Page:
Neuro Spinal Hospital

When is Peripheral Nerve Surgery required?


The Nervous System functionally coordinates our bodyís actions. It consists of a Central Nerve System (CNS) and a Peripheral Nerve System (PNS). The CNS encompasses the brain and the spinal cord. The PNS is a complex network of enclosed bundles of long fi bres. The nerves connect the CNS to every part of the body. The sensory nerve fi bres pick up sensorial (visual, tactile, etc.) information from the distant organs (e.g. the eyes, the ears and those away from the brain like the limbs) and carry them to the CNS. In turn, the motor fi bres transmit signals from the brain to the various parts of the body to perform the action. For example, on seeing a fl ower, visual and olfactory information is conveyed to the brain that recognises it and consequently transmits messages to the arm and hand to perform the action necessary to pick the fl ower.

Peripheral nerves can be affected by pathologies (e.g. nerve injuries, entrapments and tumours) which may require surgery. Although nerves usually lie deep under the skin and muscles, they are exposed to physical damage. Nerve injuries occur in 25% of overall traumas. They can occur alone or be associated with other injuries (head injuries, spine injuries, bone fractures, etc.). A nerve injury results in the loss of sensory and motor function in the region (the skin and the underlying muscles) controlled by that nerve. For instance, a humeral fracture associated with a rupture of the radial nerve leads to a wrist drop.

Sometimes the trauma can damage the whole group of the nerves (brachial plexus) controlling the function of the upper limb, with various degrees of functional impairment, the most extreme being a fl ail arm. Such an event is likely to occur in adults after trauma such as motorcycle accidents, or in babies following a diffi cult delivery (Erbís Palsy). If the nerve damage is reversible, spontaneous recovery can occur, but should a nerve rupture be suspected, the only possibility to rescue the patient from severe disability is a surgical reconstruction of the nerve.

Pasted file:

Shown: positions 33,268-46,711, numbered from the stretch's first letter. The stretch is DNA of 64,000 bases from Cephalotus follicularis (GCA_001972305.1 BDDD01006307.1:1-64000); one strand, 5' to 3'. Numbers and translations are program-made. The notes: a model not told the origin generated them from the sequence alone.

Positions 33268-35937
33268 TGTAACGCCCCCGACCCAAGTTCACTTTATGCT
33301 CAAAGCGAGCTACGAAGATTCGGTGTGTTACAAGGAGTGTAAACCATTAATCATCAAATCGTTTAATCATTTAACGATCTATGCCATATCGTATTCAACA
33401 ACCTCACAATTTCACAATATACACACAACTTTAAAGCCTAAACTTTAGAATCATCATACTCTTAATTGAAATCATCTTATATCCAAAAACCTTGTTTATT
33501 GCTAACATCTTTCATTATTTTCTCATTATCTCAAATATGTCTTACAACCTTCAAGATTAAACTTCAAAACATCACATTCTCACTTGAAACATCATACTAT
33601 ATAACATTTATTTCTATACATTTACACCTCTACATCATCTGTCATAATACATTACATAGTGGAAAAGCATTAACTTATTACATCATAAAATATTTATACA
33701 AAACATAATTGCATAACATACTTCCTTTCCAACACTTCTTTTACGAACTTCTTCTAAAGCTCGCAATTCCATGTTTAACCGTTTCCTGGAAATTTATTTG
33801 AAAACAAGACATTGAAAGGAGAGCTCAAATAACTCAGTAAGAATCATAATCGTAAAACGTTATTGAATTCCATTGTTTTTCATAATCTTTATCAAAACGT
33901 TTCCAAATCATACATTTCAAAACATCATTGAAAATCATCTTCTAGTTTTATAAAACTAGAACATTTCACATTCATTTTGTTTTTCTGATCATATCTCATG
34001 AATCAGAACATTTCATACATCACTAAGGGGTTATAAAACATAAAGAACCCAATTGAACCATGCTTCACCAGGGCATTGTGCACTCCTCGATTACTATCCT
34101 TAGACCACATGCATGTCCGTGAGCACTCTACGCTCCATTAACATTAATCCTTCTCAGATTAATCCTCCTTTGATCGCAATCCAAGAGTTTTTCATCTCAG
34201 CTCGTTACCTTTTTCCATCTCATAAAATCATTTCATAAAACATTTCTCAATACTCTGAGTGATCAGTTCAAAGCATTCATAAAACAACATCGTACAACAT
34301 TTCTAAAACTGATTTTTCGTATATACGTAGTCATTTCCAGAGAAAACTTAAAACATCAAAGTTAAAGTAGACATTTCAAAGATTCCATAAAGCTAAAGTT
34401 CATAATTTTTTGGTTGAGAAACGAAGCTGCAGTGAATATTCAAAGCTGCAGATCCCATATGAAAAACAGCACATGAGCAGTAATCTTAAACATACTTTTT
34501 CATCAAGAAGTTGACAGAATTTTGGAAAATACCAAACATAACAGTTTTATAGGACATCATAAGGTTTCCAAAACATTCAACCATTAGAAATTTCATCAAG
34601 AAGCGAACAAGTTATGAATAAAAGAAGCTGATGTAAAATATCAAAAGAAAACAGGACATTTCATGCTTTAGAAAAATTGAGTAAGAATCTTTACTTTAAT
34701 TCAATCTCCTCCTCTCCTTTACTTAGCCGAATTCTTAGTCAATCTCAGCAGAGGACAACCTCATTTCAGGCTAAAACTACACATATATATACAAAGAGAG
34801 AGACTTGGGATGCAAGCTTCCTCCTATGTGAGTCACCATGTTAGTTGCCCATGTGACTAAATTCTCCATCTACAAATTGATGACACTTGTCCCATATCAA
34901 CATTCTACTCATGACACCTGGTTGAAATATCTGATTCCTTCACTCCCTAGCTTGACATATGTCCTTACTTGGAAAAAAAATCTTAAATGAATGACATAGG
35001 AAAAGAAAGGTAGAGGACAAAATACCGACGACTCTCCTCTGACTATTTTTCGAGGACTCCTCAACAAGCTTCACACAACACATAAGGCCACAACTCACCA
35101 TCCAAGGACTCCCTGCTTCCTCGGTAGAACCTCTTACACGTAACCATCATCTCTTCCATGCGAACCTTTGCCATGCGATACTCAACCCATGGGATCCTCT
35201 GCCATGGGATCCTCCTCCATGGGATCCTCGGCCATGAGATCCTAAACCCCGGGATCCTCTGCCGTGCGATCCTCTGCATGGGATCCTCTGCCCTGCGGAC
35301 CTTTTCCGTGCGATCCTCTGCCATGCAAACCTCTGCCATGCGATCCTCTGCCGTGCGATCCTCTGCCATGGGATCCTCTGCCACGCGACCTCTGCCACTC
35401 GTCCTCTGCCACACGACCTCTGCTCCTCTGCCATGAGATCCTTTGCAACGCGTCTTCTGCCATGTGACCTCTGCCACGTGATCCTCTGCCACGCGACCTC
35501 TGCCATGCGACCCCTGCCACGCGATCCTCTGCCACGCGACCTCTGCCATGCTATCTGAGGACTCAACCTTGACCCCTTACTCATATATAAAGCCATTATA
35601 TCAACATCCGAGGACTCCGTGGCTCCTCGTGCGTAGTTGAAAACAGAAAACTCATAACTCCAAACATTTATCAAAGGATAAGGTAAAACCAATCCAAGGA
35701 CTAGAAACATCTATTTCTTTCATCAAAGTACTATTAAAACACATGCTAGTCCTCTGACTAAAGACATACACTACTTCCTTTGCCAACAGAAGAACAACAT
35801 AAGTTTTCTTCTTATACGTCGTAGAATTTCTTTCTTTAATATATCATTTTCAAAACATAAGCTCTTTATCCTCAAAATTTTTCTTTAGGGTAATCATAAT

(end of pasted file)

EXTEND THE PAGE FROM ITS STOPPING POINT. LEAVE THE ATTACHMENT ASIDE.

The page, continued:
Other situations where nerves can be damaged include entrapment. Medical conditions consequent to the mechanical compression of a nerve include pain, numbness and tingling where the nerve is damaged. In the long run, if the mechanical compression is not relieved, the damaged nerve becomes unable to perform its specifi c function. Well known examples of entrapment syndromes are the carpal tunnel syndrome and ulnar nerve entrapment at the elbow. Less common entrapments are often not easily diagnosed by inexperienced physicians. For example, such is the case of thoracic outlet syndrome (TOS). This is the entrapment of the roots of the brachial plexus. Patients with TOS complain about severe pain radiating along the shoulder and the whole upper limb and associated with intense numbness and tingling especially on the last two or three digits of the affected hand. In entrapment syndromes, the surgeon relieves the compression on the nerves, providing relief from the painful symptoms.

Nerve tumours
Peripheral nerve surgeons are empowered with the technical skills necessary to remove nerve tumours. In most cases the tumour grows inside the nerve, displacing its fi bres or enveloping them within its mass. The surgeon identifi es and isolates the nerve fi bres to prevent the tumour, otherwise a palsy will be detected after the procedure. There is also a genetic disease (Neurofi bromatosis) associated with constant tumour growth along the nerves. Peripheral nerve surgeons should possess an excellent knowledge of neurology. Their experience and specifi c technical skills allow them to apply the best procedural strategy tailored for each case.



Date of upload: 22nd Nov 2017

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